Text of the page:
Questionable trip to the vet? Or do I have a questionable outlook at my dog's weight?
Last night I brought my 67lb mix breed 3 year old to the vet (Banfield Pet Hospital). The vet told me she was overweight, in my head I know she could stand to lose 5lbs (so could I), but he pointed to her growth chart (she has been going to Banfield's since she was 8weeks) and said she should weigh 50lbs (she was 50lbs at 6 months old). I tried to explain that I just do not see how a 6month weight could be healthy for a 3 year old dog and he said I "didn't know what I was talking about." She has an obvious waist line and you can feel her ribs when petting her. She certainly does not look 18lbs overweight to anyone I know. My question is: at what point do you think that you should find a new vet? I'm very concerned that he may not know what he's talking about, and I'm also concerned that I just don't realize my dog is morbidly obese. She gets regular walks daily and she is given the recommended food dosage (hollistic, grain-free diet). Other Banfield vets have never mentioned her weight
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If you can feel the ribs, then she's definitely not obese.
I'm not sure what I'd do. I tend to let people walk all over me in situations like that, so I'm not much help...but it doesn't sound like finding a new vet would be a bad idea.
Gray Dawn Treader answered on 5/3/12. Helpful? / 0
I agree. Some vets seem to have projectile anorexia- all dogs are fat, and no dog can ever be thin enough. On advice of the vet, my cousin's husband is compulsive about the amount of kibble they feed their dog and never letting him have a treat- and after touching him, I think he would look shockingly thin if he weren't so furry. I wonder about people who think that a lifetime of hunger is less harmful than being an active dog who's a few pounds overweight. For dogs, food is inseparable from security and love. Moreover, a service provider who speaks to you rudely does not deserve your repeat business.
LOL, I've never heard of this "projectile anorexia" previously mentioned. I think many more vets are afraid to discuss weight loss for fear of angering (and losing) their clients. And since the vast majority of pet dogs are overweight nowadays, that's not such a surprise that she may not look "fat" to you.
Some other things to keep in mind:
1. The amount on the dog food bag is almost ALWAYS too much, for pet dogs that aren't super-active.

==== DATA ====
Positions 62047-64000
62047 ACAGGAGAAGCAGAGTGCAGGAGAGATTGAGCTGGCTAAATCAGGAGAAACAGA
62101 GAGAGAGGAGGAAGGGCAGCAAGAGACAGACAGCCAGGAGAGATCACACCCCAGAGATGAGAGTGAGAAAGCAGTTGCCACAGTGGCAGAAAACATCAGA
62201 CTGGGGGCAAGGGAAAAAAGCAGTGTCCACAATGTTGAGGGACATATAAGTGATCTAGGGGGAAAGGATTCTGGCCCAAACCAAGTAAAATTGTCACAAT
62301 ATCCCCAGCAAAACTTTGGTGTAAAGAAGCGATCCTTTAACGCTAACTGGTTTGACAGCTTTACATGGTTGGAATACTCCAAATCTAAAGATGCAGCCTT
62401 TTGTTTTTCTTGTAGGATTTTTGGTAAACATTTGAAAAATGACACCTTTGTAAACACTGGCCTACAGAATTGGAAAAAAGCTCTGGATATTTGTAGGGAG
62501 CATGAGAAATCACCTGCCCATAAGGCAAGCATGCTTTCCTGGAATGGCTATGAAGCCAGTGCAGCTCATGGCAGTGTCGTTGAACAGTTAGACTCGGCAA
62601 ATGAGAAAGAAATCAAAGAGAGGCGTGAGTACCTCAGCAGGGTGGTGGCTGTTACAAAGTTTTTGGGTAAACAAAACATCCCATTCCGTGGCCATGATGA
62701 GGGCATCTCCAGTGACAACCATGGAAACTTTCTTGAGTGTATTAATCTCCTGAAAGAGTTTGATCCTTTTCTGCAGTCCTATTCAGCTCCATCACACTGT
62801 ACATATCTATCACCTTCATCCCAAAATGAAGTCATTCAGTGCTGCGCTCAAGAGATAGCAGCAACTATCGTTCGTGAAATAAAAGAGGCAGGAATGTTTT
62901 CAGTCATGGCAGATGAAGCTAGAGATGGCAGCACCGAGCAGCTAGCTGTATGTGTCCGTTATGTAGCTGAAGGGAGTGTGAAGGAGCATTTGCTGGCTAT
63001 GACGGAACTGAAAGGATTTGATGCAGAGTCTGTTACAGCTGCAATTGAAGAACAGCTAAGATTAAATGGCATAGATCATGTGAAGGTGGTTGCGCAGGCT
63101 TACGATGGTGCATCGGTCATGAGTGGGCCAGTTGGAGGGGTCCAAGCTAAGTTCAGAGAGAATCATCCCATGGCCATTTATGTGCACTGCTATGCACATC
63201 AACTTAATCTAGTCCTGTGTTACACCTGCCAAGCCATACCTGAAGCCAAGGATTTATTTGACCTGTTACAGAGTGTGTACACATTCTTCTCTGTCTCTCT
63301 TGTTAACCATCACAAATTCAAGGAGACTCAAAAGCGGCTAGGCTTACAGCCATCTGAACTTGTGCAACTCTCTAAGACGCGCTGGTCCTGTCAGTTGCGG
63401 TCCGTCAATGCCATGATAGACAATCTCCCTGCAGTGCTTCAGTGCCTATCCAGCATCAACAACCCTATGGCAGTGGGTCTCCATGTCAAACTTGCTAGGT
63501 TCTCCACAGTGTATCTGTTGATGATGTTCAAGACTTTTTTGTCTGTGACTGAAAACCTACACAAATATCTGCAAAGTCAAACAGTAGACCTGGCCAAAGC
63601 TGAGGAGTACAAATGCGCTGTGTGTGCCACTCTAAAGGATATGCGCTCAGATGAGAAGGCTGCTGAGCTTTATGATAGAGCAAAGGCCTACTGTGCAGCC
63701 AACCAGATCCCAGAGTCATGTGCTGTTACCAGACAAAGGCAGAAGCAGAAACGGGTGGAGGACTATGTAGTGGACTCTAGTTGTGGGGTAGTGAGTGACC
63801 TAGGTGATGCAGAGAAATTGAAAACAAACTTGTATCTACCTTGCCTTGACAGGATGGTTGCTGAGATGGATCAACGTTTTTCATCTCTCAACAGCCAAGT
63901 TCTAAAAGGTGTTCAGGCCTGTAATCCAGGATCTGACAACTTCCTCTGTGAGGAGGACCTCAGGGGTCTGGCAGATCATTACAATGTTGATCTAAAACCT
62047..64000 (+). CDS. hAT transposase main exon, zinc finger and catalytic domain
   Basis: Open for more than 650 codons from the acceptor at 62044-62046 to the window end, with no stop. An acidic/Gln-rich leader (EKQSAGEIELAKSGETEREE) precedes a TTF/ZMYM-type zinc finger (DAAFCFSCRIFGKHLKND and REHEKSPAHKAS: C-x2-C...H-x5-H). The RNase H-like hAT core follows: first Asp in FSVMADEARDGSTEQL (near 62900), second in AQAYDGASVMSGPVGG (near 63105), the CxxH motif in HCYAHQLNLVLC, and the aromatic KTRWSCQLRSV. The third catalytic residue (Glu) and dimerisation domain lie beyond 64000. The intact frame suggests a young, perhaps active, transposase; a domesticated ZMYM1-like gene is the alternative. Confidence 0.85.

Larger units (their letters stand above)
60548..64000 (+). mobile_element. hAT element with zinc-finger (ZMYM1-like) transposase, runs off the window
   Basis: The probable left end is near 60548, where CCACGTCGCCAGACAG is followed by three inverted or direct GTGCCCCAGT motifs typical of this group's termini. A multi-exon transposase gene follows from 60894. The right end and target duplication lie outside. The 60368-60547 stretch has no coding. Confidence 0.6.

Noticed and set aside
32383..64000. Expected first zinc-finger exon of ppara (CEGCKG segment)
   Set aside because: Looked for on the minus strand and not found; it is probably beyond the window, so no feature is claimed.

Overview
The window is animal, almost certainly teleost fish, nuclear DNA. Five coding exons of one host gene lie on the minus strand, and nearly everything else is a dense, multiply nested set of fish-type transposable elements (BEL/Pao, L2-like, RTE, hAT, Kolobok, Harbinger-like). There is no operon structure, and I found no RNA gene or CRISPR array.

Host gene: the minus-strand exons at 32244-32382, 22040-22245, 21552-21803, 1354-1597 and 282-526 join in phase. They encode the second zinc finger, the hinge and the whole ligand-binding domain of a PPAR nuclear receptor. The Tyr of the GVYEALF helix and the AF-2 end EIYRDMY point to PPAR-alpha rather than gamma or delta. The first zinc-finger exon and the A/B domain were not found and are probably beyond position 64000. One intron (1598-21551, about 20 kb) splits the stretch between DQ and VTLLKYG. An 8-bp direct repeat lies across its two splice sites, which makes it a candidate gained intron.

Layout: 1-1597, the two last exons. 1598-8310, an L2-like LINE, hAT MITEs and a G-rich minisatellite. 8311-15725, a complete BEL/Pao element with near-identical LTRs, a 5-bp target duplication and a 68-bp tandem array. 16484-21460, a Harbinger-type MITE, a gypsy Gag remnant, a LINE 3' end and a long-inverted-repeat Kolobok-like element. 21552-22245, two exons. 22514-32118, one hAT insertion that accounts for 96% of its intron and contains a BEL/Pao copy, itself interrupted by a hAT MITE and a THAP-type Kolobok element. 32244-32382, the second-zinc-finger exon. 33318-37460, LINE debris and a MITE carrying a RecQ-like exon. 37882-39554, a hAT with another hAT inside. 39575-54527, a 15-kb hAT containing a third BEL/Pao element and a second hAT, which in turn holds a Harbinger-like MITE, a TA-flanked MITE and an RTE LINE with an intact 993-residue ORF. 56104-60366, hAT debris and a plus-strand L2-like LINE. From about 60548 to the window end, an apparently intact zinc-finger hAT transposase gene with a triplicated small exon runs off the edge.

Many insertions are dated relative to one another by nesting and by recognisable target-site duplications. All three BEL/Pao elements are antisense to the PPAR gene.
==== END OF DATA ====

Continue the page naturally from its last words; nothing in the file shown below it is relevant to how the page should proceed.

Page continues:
2. Growth charts are baloney for mutts, since different breeds grow at different rates.
3. You CAN still feel the ribs on a fat dog- you just have to dig a little, so just being able to feel them is not a good metric.
4. Grain-free dog foods tend to be very calorie dense and an appropriate amount may look too small, so it's easy to overfeed.
If you want a critique, come over to the Dogster Forums (esp. Health and Nutrition) with some recent pictures of your dog (side and top) and we'll give it you straight!
Bruno CGC answered on 5/3/12. Helpful? / 1
I am not a fan of banfield. I have heard to many stories about them just selling for petsmart. I think I would check with another vet to see what they say
Ikan answered on 5/4/12. Helpful? / 0
I'm a bit surprised. Most of the time the Vets are to afraid to tell people their pets are fat.
Would you post a current photo of your dog? Full body, side, top ( looking down from above her ). (Even with the camera adding 5 pounds... BOL ). I think it is easier to tell if she needs to lose a bit by seeing her myself.
My Sister is obese and is completely in the dark as to how obese her Lab is. She free feeds her!
At 18 months old she was a fit and healthy 55 pounds. She is a very small field Lab. When she reached age 5 she ballooned up to 72 pounds. My sisters Vet did ask her to take 5 pounds off her. So now she is on a cycle of losing in the summer and getting fatter each winter. She got a stress fracture on a paw last spring!
I cut my dogs food back every winter. Pepper doesn't get fat, but the boys pudge out if I'm not careful.
Cricket answered on 5/4/12. Helpful? / 0